Innovation is one of those buzz words that conference speakers and charismatic CEO types shout from the rooftop. “Innovate! Be on the cutting edge!” These are well-worn refrains, meant to somehow nudge workers or clients into doing something different or creating something new.
Declaring that we need to innovate is akin to telling a runner to “run faster” during a race. Oh, is that what I was supposed to be doing? I never thought of that.
Look at major league baseball, for example. In the1980’s and 90’s players and clubs finally came around to the idea that you know, actually lifting heavy things might improve performance. Never mind the fact that skinny world-class distance runners had been doing that exact thing for decades before. After the strength-training revolution, Moneyball took baseball by storm. Bring in smart people, run some data, and find out where the inefficiencies in the talent selection and strategies are! Now, with everyone on the analytics train, baseball’s hidden gem has been biomechanical analysis and player development. Utilizing high-speed cameras, teams are altering pitching and batting mechanics to optimize performance. Putting a focus on improving players instead of simply searching out for the best ones.
Baseball has made amazing progress and is ahead of other sports in a lot of different areas now. But each “innovation” was something that had already been done somewhere else with much success. Strength training? Done for decades in other sports. Analytics? Businesses, wall-street types had been after it for years. Biomechanics? Running coaches have been using high-speed cameras to analyze this for decades.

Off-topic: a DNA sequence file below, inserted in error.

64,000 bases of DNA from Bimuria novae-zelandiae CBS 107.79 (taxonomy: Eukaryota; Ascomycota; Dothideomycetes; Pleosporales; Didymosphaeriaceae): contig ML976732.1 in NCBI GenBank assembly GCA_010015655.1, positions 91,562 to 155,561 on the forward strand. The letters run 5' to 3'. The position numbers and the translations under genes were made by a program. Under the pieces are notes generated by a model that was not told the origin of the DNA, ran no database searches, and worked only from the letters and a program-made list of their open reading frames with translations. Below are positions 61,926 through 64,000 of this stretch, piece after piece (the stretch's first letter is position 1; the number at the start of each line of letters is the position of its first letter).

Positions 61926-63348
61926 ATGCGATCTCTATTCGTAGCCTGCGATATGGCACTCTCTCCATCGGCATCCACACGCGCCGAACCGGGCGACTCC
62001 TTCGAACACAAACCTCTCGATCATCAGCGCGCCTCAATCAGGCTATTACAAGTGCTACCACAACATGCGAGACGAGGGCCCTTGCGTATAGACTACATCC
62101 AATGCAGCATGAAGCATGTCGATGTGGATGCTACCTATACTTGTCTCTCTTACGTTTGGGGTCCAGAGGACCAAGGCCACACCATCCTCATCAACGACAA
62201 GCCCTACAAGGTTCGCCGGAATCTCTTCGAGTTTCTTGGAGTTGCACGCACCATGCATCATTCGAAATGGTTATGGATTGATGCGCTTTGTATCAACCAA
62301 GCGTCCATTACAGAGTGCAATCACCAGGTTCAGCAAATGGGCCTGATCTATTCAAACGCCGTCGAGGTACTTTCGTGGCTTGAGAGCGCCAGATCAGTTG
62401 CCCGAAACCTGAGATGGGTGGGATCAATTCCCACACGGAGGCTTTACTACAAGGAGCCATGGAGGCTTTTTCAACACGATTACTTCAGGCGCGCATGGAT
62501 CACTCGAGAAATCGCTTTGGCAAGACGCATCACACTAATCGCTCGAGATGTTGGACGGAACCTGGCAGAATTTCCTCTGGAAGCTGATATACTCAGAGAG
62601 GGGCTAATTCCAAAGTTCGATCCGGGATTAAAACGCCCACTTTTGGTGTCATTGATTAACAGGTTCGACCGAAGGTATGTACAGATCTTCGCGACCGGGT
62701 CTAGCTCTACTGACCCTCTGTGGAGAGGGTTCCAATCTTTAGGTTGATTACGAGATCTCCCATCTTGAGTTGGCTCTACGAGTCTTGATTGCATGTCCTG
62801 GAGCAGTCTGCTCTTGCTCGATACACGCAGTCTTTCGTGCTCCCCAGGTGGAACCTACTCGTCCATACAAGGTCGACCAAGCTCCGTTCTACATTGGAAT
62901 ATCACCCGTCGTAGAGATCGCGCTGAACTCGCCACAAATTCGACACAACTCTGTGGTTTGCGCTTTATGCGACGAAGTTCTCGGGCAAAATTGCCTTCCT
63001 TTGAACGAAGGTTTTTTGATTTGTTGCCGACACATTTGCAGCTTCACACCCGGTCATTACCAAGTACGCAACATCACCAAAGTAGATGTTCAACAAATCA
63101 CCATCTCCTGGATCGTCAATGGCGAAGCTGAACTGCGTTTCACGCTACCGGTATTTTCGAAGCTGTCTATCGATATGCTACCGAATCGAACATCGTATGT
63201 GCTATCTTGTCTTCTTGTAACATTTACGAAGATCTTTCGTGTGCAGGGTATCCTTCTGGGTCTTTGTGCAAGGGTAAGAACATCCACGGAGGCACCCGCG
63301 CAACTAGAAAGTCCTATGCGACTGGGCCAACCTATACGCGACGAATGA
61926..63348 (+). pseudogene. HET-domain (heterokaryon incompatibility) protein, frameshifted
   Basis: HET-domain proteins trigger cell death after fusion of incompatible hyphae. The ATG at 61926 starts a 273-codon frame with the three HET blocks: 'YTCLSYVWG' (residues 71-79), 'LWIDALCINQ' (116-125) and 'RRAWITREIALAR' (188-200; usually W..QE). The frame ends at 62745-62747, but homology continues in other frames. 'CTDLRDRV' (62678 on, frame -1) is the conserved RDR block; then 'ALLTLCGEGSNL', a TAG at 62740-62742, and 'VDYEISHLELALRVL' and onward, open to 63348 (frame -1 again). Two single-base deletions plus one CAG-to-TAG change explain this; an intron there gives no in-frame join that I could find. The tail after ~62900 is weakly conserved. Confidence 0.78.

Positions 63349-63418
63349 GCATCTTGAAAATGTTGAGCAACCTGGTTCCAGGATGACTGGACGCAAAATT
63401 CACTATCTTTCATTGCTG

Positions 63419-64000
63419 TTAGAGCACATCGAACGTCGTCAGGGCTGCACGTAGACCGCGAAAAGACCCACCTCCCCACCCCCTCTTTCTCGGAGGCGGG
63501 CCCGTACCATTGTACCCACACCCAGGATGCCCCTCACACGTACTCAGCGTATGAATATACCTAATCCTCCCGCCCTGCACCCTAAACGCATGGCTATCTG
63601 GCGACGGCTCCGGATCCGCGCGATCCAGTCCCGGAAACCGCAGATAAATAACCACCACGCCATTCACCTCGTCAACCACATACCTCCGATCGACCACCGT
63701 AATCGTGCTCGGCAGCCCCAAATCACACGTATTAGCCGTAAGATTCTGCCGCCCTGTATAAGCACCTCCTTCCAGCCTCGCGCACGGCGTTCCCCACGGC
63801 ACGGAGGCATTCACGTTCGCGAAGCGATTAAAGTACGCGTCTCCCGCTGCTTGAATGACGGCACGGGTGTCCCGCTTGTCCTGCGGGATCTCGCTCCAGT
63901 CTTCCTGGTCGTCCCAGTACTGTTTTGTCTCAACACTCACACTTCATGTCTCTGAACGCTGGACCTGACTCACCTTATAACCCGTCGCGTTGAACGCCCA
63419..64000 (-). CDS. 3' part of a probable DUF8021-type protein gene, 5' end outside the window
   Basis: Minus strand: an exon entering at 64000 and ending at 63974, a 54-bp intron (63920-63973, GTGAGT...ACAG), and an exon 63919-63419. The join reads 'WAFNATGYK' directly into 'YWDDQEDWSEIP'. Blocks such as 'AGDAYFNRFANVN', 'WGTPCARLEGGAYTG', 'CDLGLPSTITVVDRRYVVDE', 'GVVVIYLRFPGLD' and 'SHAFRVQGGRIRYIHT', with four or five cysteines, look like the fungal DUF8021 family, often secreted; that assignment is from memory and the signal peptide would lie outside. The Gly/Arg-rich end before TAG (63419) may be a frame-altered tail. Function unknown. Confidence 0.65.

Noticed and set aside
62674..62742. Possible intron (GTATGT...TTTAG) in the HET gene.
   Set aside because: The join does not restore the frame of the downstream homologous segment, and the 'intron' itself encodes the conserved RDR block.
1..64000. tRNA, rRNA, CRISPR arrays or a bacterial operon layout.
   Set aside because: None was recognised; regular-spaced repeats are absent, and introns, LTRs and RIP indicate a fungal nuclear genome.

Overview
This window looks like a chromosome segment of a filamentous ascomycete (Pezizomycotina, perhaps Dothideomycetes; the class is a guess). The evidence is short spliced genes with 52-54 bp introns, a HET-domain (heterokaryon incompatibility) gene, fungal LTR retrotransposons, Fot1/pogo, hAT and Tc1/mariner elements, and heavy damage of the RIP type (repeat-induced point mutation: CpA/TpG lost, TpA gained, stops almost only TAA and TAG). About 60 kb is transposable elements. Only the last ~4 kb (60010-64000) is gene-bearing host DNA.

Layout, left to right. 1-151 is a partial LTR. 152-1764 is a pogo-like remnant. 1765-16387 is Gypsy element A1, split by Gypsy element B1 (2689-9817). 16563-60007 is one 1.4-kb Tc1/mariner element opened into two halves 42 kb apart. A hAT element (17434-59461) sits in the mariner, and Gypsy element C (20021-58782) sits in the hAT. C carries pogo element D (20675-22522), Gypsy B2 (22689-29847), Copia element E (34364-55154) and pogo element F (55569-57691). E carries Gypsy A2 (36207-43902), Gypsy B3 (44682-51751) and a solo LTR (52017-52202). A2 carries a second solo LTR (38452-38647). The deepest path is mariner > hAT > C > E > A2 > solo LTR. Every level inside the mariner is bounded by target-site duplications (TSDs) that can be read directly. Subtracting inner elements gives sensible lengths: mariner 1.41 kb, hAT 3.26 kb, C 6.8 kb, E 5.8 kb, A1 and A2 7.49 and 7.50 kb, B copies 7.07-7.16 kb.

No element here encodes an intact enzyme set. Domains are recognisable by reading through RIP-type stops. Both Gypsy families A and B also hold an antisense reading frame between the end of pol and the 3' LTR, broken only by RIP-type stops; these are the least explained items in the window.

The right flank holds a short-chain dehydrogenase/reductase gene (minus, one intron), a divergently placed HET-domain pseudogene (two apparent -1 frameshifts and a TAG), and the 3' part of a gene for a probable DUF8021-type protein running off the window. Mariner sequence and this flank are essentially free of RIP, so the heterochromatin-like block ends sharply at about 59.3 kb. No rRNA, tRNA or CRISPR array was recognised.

I’m not downplaying the innovation. It’s changed the game and given an advantage to all who apply it. My only point is that all of the “innovation” was already there. It wasn’t some new-fangled idea; it’s just applying what has worked in a foreign domain to one’s own domain.
Those who were ahead of the game didn’t just wait and follow, they pushed to see where the inadequacies were. When everyone in MLB started utilizing analytics, for example, it quickly became the norm and now there is no advantage. That doesn’t mean turn your back on analytics, it just means that the next advantage lies elsewhere.
We tend to think of innovation as the invention. As creating something new. The reality is that innovation is rather simple.
Look outside of your domain to see what successful teams, businesses, and people are doing. See if any of it applies to your own area of practice.
When everyone else is all headed in the same direction, you too can head that way a little bit to “keep up.” But don’t forget to turn around and look the other way.